Policy Digest: Regulatory State Edition

Not too long ago, Steven Greenhut wrote an unusually good piece for U-T San Diego, criticizing employers in California’s construction industry for lobbying for a regulatory crack down on its lower-cost competition. He correctly points out the futility of their approach: “[B]y lobbying for new rules on others rather than for less red tape for everyone, they have lost any right to seriously complain about any additional regulations future Legislatures impose on them.”

California’s construction industry is not alone in this respect: California’s taxi industry has, unfortunately, also embraced the same self-destructive policy. SFGate: “For much of the past two years, the taxi industry has focused on complaining,” demanding that ride-sharing companies should “face the same regulations they do.”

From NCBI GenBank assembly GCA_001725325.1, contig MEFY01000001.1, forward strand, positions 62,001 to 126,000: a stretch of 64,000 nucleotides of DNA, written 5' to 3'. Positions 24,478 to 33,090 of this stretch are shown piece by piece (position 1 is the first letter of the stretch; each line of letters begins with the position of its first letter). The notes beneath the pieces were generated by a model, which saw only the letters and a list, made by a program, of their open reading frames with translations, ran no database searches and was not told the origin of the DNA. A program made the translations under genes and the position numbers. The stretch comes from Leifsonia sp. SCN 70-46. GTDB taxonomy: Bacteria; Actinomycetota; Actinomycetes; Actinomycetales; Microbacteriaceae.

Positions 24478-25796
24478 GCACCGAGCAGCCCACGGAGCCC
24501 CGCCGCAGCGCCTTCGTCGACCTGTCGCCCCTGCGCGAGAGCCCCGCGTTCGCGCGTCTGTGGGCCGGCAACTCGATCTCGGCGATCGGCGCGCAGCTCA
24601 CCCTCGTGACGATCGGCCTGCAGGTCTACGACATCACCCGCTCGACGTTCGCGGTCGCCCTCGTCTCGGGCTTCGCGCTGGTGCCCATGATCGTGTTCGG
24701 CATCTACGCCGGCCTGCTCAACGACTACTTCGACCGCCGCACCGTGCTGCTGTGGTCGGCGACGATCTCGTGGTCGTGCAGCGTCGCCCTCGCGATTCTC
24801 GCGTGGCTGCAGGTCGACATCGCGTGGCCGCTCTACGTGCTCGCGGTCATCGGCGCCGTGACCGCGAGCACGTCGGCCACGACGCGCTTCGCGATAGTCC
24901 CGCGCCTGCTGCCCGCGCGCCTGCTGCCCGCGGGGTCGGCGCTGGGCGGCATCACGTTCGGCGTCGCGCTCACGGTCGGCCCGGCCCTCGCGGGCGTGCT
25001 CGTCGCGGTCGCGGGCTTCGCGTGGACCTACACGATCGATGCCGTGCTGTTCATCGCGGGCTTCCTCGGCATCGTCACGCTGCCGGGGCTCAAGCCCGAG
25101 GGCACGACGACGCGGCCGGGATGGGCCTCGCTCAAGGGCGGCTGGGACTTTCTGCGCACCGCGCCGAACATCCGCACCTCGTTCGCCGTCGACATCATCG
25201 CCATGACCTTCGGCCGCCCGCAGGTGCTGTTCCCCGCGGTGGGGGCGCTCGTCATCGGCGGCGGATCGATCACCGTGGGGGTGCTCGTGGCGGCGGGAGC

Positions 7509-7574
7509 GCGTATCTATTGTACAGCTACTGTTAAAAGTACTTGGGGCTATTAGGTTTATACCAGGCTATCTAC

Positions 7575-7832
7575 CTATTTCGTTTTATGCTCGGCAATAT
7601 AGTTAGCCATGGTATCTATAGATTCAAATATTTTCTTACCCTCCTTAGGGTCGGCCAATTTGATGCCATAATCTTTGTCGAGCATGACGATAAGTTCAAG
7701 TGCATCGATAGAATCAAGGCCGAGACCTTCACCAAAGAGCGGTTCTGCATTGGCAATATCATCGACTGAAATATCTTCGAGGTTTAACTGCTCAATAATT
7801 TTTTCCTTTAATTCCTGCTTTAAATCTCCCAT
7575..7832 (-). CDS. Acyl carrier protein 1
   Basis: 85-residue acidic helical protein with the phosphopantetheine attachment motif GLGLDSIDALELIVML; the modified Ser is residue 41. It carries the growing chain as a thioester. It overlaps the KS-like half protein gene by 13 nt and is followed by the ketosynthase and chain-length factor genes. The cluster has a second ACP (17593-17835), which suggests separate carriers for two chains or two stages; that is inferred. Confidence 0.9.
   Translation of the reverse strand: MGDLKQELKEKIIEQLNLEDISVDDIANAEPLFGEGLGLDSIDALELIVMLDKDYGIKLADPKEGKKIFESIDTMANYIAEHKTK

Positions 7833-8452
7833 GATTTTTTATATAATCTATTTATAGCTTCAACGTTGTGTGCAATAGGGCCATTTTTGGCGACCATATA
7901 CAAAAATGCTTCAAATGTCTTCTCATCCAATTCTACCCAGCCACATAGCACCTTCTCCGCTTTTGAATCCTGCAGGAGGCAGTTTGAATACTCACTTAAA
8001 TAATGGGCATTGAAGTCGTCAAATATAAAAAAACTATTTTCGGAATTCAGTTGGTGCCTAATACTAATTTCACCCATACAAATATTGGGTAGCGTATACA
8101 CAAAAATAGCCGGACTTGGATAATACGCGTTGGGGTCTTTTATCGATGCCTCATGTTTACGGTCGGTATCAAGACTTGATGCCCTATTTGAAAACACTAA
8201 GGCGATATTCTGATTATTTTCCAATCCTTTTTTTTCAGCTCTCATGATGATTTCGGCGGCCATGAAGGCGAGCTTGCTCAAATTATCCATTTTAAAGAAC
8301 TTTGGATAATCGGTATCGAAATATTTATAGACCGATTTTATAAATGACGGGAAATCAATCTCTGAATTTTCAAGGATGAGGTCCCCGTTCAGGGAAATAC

Now, while some industries deserve criticism for demanding government controls, the City of Los Angeles certainly deserves our praise for — believe it or not — taking baby steps toward more freedom. As the Los Angeles Times reports: “Other U.S. cities, including Chicago, Houston and Seattle, have moved to impose controls on ride-sharing firms, requiring driver training, insurance policies and vehicle inspections. Los Angeles is the first major city to pursue the opposite strategy: easing regulations for legacy cab operations.”